The White House released a memorandum on Wednesday documenting President Trump’s July 25 call with Ukrainian President Volodymyr Zelensky, which has since become the focus of a groundbreaking whistleblower complaint and formal impeachment inquiry.
On the first page of the document, readers are advised that the memo is “not a verbatim transcript of a discussion,” and instead consists of the “notes and recollections” of White House Situation Room and National Security Council staff who were assigned to memorialize the conversation.
In its official statement, however, the White House described the document as a “transcript” — phrasing which was immediately picked up and used by reporters and media outlets even though it misleadingly suggested the conversation had been reprinted word-for-word.
The New York Times posted the full document noting that it was not a verbatim transcript. Others showed varying degrees of skepticism: CBS News called it a “transcript summary,” the Associated Press referred to it as a “memo” but also called it a “rough transcript,” while CNN and Fox News stuck with “transcript.”
Conservative media, on the other hand, capitalized on the opportunity to suggest the document exonerated Trump.
Dear news colleagues: The memo just released is a summary from note takers. It cautions that it is NOT a verbatim transcript of the conversation. So why do stories call it a “transcript”? Accuracy requires a better description.
— Kathleen Carroll (@kathleencarrll) September 25, 2019
Kathleen Carroll, chairwoman of the board of the Committee to Protect Journalists and former executive editor of the AP, pointed out that the document itself clarified it did not contain a verbatim transcript of the call and asked why reporters were mislabeling the document.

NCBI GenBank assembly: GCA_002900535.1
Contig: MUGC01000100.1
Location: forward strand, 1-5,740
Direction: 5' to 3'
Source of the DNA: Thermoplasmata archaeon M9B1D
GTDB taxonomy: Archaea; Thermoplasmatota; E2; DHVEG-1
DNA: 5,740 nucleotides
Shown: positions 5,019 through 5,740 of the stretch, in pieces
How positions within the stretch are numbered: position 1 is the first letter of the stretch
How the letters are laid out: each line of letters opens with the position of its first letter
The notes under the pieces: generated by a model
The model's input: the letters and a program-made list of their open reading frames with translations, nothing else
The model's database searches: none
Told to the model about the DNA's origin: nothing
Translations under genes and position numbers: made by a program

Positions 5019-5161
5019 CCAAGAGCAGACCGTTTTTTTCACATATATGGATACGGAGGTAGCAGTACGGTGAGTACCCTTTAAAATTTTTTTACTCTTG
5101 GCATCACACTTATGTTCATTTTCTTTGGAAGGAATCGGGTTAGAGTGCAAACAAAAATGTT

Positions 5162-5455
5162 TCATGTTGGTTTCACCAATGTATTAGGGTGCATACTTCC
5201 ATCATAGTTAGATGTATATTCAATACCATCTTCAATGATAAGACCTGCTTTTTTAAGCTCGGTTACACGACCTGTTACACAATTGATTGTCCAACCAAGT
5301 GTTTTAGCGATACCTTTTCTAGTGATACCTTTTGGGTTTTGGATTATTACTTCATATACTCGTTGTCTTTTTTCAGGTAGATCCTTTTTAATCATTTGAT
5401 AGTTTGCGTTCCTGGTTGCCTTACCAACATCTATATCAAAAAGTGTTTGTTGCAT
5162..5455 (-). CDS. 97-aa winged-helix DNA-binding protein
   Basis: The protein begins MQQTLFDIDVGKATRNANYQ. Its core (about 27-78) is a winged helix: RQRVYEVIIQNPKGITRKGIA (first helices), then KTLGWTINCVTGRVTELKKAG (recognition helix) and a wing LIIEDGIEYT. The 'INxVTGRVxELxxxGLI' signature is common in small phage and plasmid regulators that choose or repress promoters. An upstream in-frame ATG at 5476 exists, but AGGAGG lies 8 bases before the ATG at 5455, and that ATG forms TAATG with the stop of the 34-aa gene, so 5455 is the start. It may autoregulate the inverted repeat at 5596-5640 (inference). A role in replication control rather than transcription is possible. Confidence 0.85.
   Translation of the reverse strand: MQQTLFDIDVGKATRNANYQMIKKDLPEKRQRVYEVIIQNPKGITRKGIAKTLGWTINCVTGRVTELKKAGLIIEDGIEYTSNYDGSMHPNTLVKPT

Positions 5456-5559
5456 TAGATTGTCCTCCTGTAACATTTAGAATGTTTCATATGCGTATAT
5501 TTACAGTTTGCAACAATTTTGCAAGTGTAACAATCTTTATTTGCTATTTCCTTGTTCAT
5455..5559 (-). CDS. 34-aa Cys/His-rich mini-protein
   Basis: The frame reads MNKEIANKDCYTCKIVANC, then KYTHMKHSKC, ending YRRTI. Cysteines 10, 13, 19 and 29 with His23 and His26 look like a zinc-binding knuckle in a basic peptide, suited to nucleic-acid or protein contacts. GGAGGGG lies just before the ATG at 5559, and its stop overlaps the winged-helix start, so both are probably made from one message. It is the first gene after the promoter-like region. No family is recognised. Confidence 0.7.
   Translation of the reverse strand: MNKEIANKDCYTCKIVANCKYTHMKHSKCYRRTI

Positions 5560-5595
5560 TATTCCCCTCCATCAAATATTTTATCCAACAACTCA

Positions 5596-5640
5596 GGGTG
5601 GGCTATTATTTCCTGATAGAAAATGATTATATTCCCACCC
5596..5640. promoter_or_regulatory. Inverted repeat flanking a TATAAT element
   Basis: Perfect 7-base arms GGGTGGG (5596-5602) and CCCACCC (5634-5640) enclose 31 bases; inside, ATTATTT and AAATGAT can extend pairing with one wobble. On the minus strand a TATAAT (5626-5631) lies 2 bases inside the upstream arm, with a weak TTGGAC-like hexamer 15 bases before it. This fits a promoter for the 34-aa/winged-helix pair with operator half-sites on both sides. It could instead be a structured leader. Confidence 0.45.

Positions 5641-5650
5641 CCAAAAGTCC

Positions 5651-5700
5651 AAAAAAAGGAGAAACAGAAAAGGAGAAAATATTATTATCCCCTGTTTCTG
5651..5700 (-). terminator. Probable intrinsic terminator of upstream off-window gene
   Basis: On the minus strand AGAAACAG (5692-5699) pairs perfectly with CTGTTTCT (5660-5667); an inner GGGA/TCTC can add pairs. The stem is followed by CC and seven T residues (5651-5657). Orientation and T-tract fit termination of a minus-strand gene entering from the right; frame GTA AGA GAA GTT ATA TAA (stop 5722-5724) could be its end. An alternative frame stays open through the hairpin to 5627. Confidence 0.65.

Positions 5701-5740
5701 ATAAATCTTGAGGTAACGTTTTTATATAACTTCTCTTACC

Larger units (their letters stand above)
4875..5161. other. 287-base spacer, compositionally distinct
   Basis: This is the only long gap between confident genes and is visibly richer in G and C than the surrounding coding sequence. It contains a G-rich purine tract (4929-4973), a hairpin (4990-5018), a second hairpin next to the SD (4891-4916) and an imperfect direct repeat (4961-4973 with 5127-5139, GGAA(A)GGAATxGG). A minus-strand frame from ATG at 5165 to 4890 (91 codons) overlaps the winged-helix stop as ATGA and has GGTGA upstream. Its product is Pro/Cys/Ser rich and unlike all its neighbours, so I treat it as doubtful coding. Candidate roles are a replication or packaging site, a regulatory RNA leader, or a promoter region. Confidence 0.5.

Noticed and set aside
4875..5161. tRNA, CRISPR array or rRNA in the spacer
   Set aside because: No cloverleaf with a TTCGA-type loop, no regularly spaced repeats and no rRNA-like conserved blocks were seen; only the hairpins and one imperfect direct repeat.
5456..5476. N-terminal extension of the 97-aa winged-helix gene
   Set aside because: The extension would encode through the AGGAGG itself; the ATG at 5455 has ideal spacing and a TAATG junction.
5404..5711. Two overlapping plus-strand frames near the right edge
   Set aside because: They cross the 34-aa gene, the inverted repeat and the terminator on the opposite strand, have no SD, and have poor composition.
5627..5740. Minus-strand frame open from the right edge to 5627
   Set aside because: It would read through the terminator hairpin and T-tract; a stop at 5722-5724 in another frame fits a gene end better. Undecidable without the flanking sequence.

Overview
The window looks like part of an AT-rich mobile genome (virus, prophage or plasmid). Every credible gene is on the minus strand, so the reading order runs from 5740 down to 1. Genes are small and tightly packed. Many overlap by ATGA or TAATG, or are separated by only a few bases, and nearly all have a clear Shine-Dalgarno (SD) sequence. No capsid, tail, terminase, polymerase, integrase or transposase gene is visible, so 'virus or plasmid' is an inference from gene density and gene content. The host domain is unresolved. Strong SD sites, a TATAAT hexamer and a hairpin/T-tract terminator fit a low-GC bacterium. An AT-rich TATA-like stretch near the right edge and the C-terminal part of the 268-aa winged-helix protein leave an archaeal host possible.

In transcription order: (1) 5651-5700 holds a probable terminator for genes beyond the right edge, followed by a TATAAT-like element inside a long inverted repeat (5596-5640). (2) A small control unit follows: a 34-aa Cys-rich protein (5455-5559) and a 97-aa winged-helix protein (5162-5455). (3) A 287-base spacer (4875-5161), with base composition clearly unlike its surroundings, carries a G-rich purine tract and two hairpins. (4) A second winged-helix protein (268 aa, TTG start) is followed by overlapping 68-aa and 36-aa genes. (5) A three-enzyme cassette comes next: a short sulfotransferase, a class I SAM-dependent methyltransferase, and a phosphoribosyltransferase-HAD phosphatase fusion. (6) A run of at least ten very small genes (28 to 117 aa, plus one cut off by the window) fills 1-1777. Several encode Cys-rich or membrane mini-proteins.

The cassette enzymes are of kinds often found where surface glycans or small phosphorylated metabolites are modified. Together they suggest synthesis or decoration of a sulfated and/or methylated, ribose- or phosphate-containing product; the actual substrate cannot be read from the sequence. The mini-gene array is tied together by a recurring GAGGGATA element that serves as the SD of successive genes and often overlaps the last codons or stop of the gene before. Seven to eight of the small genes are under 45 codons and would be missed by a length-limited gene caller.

“The memo just released is a summary from note-takers. It cautions that it is NOT a verbatim transcript of the conversation. So why do stories call it a ‘transcript’?” Carroll tweeted. “Accuracy requires a better description.”
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Meanwhile, CNN’s Jim Scuitto pointed out how the document’s roll out echoed the Trump administration’s handling of the Mueller report.
“Releasing the transcript but blocking the full whistleblower complaint has echoes of Barr’s summary of the Mueller report: shape the narrative with incomplete information and hope it sticks with some members of the public even as further damaging info comes to light,” Sciutto tweeted.
A former Trump administration staffer also warned that the document would have been edited by NSC officials and may have left out some information.
“Don’t rely on whatever transcript is released,” the staffer told The Washington Post. “Even if it’s unredacted; those transcripts are heavily edited by political leadership at NSC. I’ve seen substance deleted from these call ‘transcripts’ to delete either superfluous details or more substance.”
Before the document’s release, Jim Goldeier, a former NSC staffer in the Clinton administration, wrote in The Post that reporters should not refer to the reconstructed notes as a transcript, which implies a document transcribed from a recording.
Administrations since Richard Nixon’s have made a habit of not recording presidential conversations after a Supreme Court battle over tapes of his conversations with White House staff led Nixon to resign.
In addition to being an edited reconstruction of the conversation, the memo was also stored separate from similar documents, according to the whistleblower complaint, which was released on Thursday. In the complaint, the whistleblower alleged that White House lawyers “directed” officials to “lock-down” all records of Trump’s conversation with Zelensky, which were stored in a “stand-alone computer system reserved for codeword level intelligence information, such as covert action.”
“One White House official described this act as an abuse of this electronic system because the call did not contain anything remotely sensitive from a national security perspective,” the whistleblower wrote.
At the United Nations on Wednesday, Trump defended the conversation as being “all perfect” and said it was congratulatory. But the White House notes show that immediately after Zelensky brought up the purchase of Javelin missiles from the US, Trump asked for a favor in exchange.
“I would like you to do us a favor though,” Trump began. “Because our country has been through a lot and Ukraine knows a lot about it. I would like you to find out what happened with this whole situation with Ukraine, they say CrowdStrike…I guess you have one of your wealthy people…The server, they say Ukraine has it.”